MassHealth fraud involving personal care attendants is the rise in Massachusetts, according to a new report from State Auditor Suzanne Bump’s Office.
MassHealth members with permanent or chronic disabilities can hire personal care attendants, or PCAs, to help them take care of themselves on a daily basis.
The report found a majority of PCAs who defrauded MassHealth had billed the service for patients, they were no longer working for.
In other cases, PCAs failed to report their income to the Department of Transitional Assistance, or were paid for services to MassHealth members, that they never actually provided.
According to the State Auditor’s Office, the number of incidents of MassHealth PCA fraud has more than doubled over the past three years, growing from 147 cases in 2016, to 300 cases in 2018, totaling $1,379,493.93 in fraud.
That’s just a fraction of the total amount of public benefits fraud. In 2018 alone, Bump’s office investigated 922 cases, resulting in $14.4 million in fraud.
A majority of that fraud, more than 60-percent, involved the state’s MassHealth program.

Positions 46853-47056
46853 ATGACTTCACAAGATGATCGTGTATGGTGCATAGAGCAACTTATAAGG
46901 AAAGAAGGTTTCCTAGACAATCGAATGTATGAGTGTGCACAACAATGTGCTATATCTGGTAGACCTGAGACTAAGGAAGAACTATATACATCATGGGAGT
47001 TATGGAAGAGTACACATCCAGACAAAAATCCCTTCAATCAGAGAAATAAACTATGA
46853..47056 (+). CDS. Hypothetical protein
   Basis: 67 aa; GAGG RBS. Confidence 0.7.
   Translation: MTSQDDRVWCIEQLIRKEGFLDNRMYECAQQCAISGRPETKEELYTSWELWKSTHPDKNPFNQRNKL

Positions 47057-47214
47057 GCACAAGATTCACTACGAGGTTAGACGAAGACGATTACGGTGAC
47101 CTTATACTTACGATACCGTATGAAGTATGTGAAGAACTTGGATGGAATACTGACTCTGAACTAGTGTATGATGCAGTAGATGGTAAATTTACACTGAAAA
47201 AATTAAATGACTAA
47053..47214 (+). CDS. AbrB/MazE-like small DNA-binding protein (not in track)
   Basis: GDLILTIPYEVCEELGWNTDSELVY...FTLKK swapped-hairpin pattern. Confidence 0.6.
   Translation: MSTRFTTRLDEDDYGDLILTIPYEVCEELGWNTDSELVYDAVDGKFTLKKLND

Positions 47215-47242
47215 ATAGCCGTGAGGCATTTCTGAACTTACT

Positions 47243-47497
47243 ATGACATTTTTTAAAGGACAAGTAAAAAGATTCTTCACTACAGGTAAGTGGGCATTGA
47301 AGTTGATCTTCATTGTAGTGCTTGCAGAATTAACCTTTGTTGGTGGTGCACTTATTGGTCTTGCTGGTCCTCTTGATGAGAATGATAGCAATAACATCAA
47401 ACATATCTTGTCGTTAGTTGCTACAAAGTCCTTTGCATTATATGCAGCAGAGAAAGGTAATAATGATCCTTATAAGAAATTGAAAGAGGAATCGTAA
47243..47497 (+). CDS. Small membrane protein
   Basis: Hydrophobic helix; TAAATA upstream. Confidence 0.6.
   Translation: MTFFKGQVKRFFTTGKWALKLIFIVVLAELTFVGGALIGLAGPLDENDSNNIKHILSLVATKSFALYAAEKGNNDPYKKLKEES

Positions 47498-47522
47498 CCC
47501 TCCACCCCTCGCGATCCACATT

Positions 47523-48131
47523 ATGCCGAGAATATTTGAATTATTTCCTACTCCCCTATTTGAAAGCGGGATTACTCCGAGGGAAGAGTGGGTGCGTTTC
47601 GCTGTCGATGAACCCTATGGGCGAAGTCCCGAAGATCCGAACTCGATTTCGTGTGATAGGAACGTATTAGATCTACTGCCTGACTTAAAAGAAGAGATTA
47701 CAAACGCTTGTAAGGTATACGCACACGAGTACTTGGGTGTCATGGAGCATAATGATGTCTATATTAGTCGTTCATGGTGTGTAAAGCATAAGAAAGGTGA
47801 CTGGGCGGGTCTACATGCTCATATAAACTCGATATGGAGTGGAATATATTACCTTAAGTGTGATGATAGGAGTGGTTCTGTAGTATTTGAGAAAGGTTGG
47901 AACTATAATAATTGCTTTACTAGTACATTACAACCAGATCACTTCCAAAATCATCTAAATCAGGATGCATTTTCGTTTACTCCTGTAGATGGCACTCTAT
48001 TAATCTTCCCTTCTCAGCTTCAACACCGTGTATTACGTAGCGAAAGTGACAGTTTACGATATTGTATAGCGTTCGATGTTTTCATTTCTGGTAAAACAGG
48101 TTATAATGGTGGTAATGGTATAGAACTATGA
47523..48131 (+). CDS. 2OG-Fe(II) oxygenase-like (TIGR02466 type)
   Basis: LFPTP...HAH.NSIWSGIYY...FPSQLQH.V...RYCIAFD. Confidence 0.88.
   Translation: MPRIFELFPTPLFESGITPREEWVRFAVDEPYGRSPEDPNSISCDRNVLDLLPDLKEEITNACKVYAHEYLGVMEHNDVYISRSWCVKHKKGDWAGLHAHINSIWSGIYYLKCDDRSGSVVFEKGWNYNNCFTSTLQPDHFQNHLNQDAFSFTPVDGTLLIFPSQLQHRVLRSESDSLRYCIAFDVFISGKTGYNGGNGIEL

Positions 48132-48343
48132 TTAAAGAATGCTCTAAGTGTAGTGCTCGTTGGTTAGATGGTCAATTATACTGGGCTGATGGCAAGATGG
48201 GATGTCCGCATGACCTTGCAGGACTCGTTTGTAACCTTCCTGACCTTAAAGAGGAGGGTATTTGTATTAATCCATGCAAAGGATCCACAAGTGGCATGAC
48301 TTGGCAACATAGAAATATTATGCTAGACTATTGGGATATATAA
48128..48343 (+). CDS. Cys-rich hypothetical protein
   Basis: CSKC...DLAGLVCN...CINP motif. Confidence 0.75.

Here in western Massachusetts, a Springfield resident was recently ordered to repay $59,000 in restitution, after pleading guilty to fraudulently collecting child care vouchers and Supplemental Nutrition Assistance Program (SNAP) benefits.
Auditor Bump released the following statement:
“Personal care attendants help people with disabilities maintain their independence and remain in their community. However, our work has shown that this is a public benefit that is unfortunately all-too-frequently ripe for fraud and abuse,” Bump said of the annual report. “Using our powerful data analytic tools and strategic partnerships with other state and local government entities, my office is committed to focusing our efforts in this area to provide taxpayers with confidence that these benefits are reaching the individuals for whom they are intended.”